GERMANY TODAY. A Personal Report. By Walter Laqueur. Little, Brown. 213 pp. $16.95.

GERMANS are the worriers of the Western world. Standard products of a Weltschmerz industry located between the Rhine and Elbe have long been anxieties about the supposedly dreadful prospects for the political system, economy and society in the Federal Republic. And more recently a new line has been added: fears that Germans are uniquely destined to be victimized by nuclear, environmental and various other disasters.

As Walter Laqueur observes in his highly personal account of contemporary West Germany, a country's domestic developments generally interest foreigners only to the extent that they affect its foreign policy. Thus far, the Germans' many apprehensions have not altered their country's foeign orientation or performance. The Federal Republic remains a staunch member of the NATO alliance and of the European Community; its exports continue to do better than those of other countries, including Japan; and its Deutschmark is again strengthening on foreign exchange markets.

Germany Today rightly begins with a chapter on Angst, however, because the Germans' worries are worth our attention. In the last analysis, rivalry over their allegiance was the first and remains an essential manifestation of America's foreign policy preoccupation, the contest with the Soviet Union.

Watching attitudinal changes within an open society such as West Germany is easy. Weighting them properly is hard and distinguishing between dire predictions and real dangers harder still. Germans are above all a serious people, burdensomely so from time to time. So should we not take their own worries about their domestic developments seriously?

Walter Laqueur addresses these developments in a set of critical essays on selected aspects of the West German scene (there is virtually nothing on East Germany). They capture the Zeitgeist, the spirit of the times, of the last 20 years.

He has selected his topics well, dealing in an erudite and lively fashion with important subjects but ones for which journalists have too little time and political scientists too little interest.

With a subtle touch and the enrichment of anecdotes from his own Silesian boyhood, Laqueur surveys youthful protestors, disgruntled intellectuals, radical Protestant theologians and allegedly leftist television commentators. He gives us his opinions on the New German Cinema, which he demolishes as overrated abroad and ignored at home, except by a government which lavishly subsidizes it, and on German intellectuals whom he generally abhors as muddleheaded, paranoid, conformist and provincial. He laments the decline of German universities, once admired throughout the world, attributing it in great measure to reforms of the 1970s aimed at breaking down traditional authoritarian structures. Some of this is old-fashioned Central European coffee house polemics, but most of it is accurate and all of it is spirited. Best are his insights on German youth of the 1980s, where he draws parallels based on his fascinating earlier work on Young Germany, the romantic, cultish movement of the pre-Hitler era.

SYMPTOMS are what Laqueur surveys. Some that he detects are traditional among Germans: "the urge for order," the "tendency toward perfectionism," or the "quest for the unconditional" solution, for instance. Others have been marked West German attitudes since the war, such as a lack of real self-confidence or the pervasive feelings of insecurity. Still others have appeared recently, especially among intellectuals and the young -- frustration, stress, listlessness, and an inner emptiness and spiritual void.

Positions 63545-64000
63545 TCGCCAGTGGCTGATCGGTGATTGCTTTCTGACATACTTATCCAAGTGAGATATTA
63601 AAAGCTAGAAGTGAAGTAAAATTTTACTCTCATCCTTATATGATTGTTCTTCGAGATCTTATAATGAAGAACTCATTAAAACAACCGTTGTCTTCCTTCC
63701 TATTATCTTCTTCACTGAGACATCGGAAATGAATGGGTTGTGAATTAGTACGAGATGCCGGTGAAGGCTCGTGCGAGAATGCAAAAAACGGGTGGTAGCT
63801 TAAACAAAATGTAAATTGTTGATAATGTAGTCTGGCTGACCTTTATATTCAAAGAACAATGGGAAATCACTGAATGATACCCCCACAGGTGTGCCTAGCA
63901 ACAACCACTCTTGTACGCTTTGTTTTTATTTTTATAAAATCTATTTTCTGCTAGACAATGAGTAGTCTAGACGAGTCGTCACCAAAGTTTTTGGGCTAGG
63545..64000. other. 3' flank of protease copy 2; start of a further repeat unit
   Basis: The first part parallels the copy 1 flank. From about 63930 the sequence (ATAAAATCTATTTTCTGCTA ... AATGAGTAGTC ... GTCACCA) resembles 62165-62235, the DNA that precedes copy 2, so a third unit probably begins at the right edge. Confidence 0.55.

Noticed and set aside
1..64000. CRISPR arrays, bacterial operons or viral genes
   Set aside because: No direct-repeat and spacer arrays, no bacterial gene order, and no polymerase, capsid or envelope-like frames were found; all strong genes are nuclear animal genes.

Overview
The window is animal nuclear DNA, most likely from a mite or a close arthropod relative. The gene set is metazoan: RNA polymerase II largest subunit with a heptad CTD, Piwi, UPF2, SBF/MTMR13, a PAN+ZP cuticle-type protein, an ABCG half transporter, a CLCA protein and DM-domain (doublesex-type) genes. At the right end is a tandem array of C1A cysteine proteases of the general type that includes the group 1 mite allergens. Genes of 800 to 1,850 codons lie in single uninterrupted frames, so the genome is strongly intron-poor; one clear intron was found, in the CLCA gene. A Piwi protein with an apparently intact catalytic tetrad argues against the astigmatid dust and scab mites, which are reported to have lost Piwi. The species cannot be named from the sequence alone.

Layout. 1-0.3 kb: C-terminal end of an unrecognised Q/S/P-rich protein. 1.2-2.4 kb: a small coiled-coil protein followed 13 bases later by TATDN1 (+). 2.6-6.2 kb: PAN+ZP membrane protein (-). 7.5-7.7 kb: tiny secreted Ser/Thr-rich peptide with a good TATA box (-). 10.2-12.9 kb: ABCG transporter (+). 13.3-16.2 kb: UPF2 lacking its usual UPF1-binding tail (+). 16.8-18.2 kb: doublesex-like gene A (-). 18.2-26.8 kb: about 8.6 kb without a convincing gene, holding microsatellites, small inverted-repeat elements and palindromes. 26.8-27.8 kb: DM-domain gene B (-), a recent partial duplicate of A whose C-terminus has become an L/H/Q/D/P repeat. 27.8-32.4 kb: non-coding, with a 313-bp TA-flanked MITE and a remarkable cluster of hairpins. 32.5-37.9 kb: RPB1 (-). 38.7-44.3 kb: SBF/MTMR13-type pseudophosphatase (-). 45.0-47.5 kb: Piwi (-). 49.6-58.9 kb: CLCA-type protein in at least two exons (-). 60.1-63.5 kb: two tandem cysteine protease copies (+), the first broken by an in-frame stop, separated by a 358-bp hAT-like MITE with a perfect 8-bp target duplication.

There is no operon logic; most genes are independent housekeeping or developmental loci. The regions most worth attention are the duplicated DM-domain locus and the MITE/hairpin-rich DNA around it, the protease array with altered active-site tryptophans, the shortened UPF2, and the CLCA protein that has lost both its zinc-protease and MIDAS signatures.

Like droplets of mercury these symptoms elude even Laqueur's diagnostic grasp. He sees no fundamental pathology, however, and gives us many reassurances. Most of the young's anti-authoritarian and apocalyptic attitudes appear in other countries as well. Anti-Americanism is less evident than in Britain or France. Fewer than 1 percent of West Germans attach great importance to reunification with East Germany. In many ways -- indeed in most -- the Federal Republic is quite a normal country. Its economic problems differ little from those faced by other industrial countries in the West. Yet Laqueur cannot shake his foreboding -- that a new Pied Piper may emerge, with new songs and new tricks to delude the Germans once again.

What comes up short in Germany Today is acknowledgment of the profoundly conservative nature of the German political and social system, a theme far less stimulating, of course, than those with which Laqueur deals. Massive and mutually supportive influences of the governmnt, unions, employer associations, the big banks and the established political parties far outweigh those of the radical chic writers, foolish Protestant pastors and television anchormen, about whose long-term effects he is concerned.

All the -- by American standards rather mild -- criticism from TV commentators sympathetic with the Social Democrats or Greens has not diminished the underlying dominance of the conservative Christian Democratic party nor prevented its leader Helmut Kohl, whom TV critics consistently depict as hapless, from gaining and keeping power.

Not until the early 1970s did West Germany emerge from the self-centeredness of reconstruction and rehabilitation. When it did, its citizens came to realize that the world was not an orderly place and that their country, now drastically reduced in power, was subject to external influences over which it had little or no control. The vast majority of Germans accepted this discovery with realism. They cherish no nationalist illusions. But they worry. Walter Laqueur has done a fine job of explaining why, even though at places he worries too much himself.